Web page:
Apple’s stock dropped 12% over the past month.

Concerns over the trade war between the U.S. and China continue to plague many U.S. companies. At the beginning of May, it seemed like an agreement would be reached but now it’s unclear when that will happen.

And this has put a lot of pressure on companies like Apple that are clearly vulnerable to increased tariffs. Unlike other U.S. companies, Apple has much more exposure to China.

The company’s shares dropped 3% on Monday after HSBC cut its price target from $180 per share to $174. This has many investors wondering what’s next for the company and if its shares will continue to drop.

Apple’s dependence on China

Apple is reliant on China in a couple different ways. First, the company uses hundreds of Chinese suppliers to produce the iPhone, iPad, and other products. If higher tariffs are implemented, Apple may have to find a new production model which will come at a cost.

According to HSBC analyst Erwan Rambourg, this will likely cause Apple to either have to raise its prices or take a hit on margins. Sales of the iPhone have continued to drop even without a price increase.

Apple recently introduced a number of new products but the iPhone is its core product so lagging sales would hurt the company’s revenue. And as the trade war continues, Chinese consumers could begin boycotting the company’s products.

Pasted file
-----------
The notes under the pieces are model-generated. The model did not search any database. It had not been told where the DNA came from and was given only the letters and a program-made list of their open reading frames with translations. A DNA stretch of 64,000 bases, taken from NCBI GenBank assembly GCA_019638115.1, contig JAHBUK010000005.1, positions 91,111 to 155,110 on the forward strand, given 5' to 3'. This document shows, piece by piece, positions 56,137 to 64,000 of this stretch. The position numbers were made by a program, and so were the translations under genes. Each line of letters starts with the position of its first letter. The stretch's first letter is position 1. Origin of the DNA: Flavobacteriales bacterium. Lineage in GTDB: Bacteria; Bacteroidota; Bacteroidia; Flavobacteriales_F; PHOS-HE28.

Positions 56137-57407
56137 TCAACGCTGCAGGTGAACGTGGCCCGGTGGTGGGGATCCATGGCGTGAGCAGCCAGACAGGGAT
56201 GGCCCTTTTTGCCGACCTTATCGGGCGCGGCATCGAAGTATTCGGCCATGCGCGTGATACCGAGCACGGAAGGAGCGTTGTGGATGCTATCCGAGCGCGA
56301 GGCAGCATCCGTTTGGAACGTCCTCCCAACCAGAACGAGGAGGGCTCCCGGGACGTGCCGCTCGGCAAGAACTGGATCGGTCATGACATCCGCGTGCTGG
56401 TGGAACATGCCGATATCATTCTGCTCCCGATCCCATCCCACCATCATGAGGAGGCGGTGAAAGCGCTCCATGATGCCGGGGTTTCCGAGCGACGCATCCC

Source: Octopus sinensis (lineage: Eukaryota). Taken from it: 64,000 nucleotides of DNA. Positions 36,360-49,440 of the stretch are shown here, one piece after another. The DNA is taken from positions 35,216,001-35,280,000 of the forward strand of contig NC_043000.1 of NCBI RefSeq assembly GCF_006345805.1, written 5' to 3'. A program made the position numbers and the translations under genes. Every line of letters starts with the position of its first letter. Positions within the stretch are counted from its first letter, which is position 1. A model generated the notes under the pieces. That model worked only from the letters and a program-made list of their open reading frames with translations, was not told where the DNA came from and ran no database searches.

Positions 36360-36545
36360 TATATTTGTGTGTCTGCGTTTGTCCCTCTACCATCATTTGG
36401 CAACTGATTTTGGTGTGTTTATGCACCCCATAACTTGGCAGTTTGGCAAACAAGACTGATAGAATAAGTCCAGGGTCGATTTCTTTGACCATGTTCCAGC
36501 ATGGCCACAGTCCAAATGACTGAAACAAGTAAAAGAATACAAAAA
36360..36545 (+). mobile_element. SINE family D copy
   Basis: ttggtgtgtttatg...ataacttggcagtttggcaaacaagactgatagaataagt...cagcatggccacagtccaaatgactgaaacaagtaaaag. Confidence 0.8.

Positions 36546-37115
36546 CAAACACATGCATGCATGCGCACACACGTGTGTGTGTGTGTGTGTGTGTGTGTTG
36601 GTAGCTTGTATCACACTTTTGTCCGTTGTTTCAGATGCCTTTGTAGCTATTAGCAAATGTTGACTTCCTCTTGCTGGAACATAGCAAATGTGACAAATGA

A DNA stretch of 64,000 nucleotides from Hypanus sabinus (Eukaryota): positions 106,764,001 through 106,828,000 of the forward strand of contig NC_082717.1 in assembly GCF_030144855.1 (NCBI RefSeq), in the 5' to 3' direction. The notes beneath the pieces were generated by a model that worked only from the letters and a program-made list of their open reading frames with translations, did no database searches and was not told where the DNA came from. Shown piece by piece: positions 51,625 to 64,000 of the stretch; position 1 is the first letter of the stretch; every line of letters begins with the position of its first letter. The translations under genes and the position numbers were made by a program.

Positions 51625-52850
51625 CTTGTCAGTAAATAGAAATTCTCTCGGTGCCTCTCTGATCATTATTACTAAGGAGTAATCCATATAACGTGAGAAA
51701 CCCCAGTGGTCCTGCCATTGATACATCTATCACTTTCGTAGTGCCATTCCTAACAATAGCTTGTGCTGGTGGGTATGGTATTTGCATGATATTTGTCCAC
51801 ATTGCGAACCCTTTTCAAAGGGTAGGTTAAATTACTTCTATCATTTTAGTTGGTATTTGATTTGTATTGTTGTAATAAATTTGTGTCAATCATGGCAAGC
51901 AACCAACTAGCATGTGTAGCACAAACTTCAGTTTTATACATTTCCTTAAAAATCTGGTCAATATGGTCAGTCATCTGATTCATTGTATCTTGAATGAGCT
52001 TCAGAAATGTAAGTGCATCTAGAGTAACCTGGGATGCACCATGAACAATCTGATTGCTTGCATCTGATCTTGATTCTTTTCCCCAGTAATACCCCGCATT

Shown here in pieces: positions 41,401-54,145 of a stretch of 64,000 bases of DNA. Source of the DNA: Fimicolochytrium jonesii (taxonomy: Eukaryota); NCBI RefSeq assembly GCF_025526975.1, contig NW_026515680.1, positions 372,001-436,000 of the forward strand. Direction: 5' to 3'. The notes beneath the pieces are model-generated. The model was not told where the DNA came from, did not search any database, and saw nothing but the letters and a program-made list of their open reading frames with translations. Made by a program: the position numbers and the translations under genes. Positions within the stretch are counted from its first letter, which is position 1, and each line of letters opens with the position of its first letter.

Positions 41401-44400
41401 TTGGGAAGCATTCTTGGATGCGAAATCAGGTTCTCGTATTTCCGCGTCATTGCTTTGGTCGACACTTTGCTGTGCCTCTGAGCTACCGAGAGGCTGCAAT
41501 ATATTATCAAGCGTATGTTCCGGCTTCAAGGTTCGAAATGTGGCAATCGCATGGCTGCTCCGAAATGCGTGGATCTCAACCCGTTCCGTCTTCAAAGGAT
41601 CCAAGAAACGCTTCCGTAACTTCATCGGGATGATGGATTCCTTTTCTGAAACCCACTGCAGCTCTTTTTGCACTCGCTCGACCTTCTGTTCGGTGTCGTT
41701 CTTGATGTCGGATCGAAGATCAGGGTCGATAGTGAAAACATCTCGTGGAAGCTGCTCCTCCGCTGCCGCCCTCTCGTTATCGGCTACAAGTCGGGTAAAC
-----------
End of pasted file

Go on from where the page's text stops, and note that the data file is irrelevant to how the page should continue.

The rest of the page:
20% of Apple’s revenue comes from China so this would be another big blow to the company. China is Apple’s third largest region for sales, coming in behind the U.S. and Europe. In 2018, $51 billion dollars of the company’s sales came from China.

Final thoughts

It appears that this drop is already starting to happen. At the end of March, Apple’s sales in China dropped 25% to $23 billion. According to a Credit Suisse analyst, disappointing results in China were largely to blame for Apple’s lagging fourth-quarter results.  

Apple’s stock has fallen more than 12% over the past month. The company’s fundamentals remain strong but shares will likely be down for the rest of the month unless a positive trade deal is reached.